Shaw calls for 'fair and rigorous' application of revised treaty of Chaguaramas

Wednesday, June 20, 2018

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KINGSTON, Jamaica (JIS) — Minister of Industry, Commerce, Agriculture and Fisheries, Audley Shaw, says that the provisions of the Revised Treaty of Chaguaramas must be applied fairly and rigorously in order to result in increased economic development in the region.

“Therefore, we need to commit ourselves first and foremost to applying the existing rules and strengthen (measures), where necessary, to achieve the goal of a single market,” he said.

Shaw was contributing to a debate on the Report of the Commission to Review Jamaica's Relations within the CARICOM and CARIFORUM Frameworks in the House of Representatives on June 19.

The Revised Treaty establishing the Caribbean Community, including theCARICOM Single Market and Economy(CSME) was signed in 2001.

Among the objectives are improved standard of living and work in member countries; accelerated, coordinated and sustained economic development; and organisation for increased production and productivity.

Shaw told the House that he supports the Commission's recommendation that calls for the removal of all non-tariff barriers and establishment of agreed protocols for sanitary and phytosanitary (SPS) measures.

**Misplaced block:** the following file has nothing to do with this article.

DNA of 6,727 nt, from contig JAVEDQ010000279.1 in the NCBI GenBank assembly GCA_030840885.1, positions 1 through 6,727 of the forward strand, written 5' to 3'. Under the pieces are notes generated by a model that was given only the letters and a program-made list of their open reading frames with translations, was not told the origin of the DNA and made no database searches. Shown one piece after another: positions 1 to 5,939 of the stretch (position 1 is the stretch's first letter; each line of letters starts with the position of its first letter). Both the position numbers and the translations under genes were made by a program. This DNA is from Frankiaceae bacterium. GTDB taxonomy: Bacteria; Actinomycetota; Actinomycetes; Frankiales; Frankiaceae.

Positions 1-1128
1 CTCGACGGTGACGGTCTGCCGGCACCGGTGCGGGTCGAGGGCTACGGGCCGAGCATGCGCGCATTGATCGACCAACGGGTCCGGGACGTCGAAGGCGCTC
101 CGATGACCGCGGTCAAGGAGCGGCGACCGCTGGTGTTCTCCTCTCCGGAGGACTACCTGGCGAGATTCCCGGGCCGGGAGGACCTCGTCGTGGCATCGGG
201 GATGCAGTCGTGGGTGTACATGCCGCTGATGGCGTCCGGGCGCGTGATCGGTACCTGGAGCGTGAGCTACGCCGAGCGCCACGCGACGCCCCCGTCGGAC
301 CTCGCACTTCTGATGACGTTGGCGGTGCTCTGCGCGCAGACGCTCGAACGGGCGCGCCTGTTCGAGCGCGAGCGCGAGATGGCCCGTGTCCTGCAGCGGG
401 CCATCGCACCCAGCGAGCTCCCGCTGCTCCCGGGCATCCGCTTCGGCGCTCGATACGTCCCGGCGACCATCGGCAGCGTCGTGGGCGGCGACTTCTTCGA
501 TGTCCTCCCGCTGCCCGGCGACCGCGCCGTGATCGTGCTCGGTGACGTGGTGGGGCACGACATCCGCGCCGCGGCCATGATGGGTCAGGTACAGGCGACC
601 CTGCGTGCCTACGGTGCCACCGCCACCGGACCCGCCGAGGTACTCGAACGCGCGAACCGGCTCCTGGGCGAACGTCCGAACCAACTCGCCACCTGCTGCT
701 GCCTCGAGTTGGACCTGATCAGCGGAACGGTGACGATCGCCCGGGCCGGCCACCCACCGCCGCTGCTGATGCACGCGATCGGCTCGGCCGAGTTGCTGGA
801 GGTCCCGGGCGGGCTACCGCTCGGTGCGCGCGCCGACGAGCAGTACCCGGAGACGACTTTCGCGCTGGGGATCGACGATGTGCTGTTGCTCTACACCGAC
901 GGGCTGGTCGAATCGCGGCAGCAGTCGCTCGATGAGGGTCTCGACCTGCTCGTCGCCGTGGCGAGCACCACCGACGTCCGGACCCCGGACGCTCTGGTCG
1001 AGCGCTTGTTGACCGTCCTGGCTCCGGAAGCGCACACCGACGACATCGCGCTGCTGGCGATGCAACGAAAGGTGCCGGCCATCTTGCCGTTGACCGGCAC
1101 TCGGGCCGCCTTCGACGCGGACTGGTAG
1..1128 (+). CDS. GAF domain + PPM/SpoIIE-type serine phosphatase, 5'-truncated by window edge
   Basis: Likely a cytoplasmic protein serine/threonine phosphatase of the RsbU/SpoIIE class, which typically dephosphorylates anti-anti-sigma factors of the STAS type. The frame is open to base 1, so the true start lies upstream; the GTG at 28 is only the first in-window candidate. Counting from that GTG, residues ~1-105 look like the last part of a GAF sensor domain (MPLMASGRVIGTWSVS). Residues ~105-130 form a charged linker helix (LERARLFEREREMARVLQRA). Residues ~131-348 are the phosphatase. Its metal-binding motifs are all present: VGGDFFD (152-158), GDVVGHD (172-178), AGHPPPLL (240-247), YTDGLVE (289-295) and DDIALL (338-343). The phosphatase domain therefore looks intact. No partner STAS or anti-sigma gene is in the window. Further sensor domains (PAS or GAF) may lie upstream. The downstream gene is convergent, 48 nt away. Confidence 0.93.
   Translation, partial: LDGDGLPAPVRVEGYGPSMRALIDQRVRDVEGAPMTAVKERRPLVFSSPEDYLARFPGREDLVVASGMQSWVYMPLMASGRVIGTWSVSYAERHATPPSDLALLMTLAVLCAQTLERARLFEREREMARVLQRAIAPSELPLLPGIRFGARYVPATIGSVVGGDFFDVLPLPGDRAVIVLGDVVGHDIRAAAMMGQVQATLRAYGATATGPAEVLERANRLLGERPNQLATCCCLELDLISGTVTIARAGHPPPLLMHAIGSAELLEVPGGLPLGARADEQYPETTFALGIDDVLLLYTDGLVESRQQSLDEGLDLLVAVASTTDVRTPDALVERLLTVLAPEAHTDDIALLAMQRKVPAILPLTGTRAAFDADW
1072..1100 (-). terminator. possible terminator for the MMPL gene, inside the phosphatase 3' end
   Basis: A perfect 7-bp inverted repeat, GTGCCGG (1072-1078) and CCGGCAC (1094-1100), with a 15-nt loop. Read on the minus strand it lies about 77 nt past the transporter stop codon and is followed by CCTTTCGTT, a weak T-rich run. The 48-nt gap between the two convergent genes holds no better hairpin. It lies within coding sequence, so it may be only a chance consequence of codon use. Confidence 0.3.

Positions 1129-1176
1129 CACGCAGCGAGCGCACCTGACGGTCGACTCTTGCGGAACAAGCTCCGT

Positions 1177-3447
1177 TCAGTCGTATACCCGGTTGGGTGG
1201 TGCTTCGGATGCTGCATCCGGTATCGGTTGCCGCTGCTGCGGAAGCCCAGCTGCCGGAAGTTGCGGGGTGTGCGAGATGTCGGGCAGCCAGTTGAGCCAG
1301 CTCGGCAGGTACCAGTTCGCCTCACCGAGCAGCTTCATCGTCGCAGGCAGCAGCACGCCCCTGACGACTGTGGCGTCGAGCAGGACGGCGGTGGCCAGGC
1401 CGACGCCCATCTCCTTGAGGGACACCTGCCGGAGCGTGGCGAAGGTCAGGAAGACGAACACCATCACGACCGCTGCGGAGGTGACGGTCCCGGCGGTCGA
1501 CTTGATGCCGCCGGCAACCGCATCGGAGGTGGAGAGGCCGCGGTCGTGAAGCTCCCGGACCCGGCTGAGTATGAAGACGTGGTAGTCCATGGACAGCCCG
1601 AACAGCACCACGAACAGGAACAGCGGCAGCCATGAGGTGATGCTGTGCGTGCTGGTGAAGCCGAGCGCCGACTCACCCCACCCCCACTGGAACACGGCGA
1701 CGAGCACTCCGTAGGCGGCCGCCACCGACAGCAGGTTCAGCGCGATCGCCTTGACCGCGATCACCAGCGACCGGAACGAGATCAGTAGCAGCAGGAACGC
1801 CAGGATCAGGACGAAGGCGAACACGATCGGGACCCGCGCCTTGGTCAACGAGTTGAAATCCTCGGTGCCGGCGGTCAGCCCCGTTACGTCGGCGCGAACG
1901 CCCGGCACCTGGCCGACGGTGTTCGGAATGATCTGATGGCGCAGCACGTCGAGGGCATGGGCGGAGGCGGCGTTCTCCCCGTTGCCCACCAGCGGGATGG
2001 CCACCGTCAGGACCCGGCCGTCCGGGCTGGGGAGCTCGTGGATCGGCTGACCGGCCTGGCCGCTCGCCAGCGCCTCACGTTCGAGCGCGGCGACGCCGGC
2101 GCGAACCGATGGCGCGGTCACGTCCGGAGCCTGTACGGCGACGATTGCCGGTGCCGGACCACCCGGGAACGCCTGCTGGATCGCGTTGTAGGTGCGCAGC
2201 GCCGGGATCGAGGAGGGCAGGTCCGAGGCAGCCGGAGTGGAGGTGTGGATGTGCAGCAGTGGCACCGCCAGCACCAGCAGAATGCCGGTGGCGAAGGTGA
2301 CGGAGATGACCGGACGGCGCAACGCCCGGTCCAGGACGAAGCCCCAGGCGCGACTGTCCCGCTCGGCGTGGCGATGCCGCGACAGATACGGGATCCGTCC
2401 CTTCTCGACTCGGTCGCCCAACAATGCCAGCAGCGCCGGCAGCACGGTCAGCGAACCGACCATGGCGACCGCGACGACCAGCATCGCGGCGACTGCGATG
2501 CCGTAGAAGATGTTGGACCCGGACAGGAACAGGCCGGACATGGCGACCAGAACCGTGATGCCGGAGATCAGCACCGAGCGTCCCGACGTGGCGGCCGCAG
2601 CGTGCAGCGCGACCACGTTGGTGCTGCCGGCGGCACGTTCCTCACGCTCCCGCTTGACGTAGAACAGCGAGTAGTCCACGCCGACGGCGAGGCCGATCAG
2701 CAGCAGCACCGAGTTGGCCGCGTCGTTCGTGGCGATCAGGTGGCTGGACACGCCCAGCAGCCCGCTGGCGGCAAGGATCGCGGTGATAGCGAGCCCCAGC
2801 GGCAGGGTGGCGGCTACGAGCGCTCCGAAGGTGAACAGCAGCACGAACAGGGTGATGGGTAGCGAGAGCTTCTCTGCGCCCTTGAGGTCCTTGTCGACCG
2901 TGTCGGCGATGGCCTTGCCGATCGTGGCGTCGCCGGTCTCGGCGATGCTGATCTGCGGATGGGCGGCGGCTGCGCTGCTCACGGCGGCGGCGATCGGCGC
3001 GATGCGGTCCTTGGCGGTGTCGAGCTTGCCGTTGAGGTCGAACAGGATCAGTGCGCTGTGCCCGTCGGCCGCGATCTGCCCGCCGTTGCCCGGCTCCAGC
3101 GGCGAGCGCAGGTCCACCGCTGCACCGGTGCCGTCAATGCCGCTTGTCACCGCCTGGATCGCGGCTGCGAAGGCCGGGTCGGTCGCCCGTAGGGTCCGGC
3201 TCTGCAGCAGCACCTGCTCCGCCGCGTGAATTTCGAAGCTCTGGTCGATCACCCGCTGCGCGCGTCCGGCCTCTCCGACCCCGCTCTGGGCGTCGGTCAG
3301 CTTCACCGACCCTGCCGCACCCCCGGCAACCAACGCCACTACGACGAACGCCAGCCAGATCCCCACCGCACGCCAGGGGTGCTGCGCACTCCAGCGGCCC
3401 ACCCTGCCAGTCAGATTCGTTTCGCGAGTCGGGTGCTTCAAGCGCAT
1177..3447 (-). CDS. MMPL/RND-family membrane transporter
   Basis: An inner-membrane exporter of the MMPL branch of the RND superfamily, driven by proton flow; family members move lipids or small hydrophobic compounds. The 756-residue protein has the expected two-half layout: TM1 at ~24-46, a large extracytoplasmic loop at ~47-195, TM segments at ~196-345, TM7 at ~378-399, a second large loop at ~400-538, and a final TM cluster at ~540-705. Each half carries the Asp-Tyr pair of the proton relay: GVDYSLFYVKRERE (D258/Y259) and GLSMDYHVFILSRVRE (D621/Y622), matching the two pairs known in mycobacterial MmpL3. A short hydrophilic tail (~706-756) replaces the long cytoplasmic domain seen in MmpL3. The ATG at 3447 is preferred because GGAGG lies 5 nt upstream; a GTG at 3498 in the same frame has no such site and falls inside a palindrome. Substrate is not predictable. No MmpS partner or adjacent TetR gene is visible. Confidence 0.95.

He said that agreed mechanisms relating to SPS issues are critical to facilitate trade in agriculture, which, he noted, forms an important part of the economic and social fabric of most CARICOM states.

He noted that while Jamaica has emerged as the “single” market that everyone wants to access, “we have experienced significant challenges in accessing the CARICOM market, largely on the grounds of SPS measures”.

“We must, therefore, accelerate every effort to have the necessary harmonised SPS measures in place as recommended by the Commission Report,” Shaw said.

He noted that Jamaica has achieved self-sufficiency in a number of agricultural goods, including chicken, eggs, pork and several vegetables and tubers, and any further expansion of productive capacity will only be possible with access to nearshore preferential markets.

He said Jamaica sees CARICOM as a natural extension of its domestic market and will be aggressively pursuing this market, “as we not only have the capacity to do so but we have a right as enshrined in the Revised Treaty”.

Minister Shaw noted that there is also opportunity to grow agriculture to supply raw material for manufacturing.

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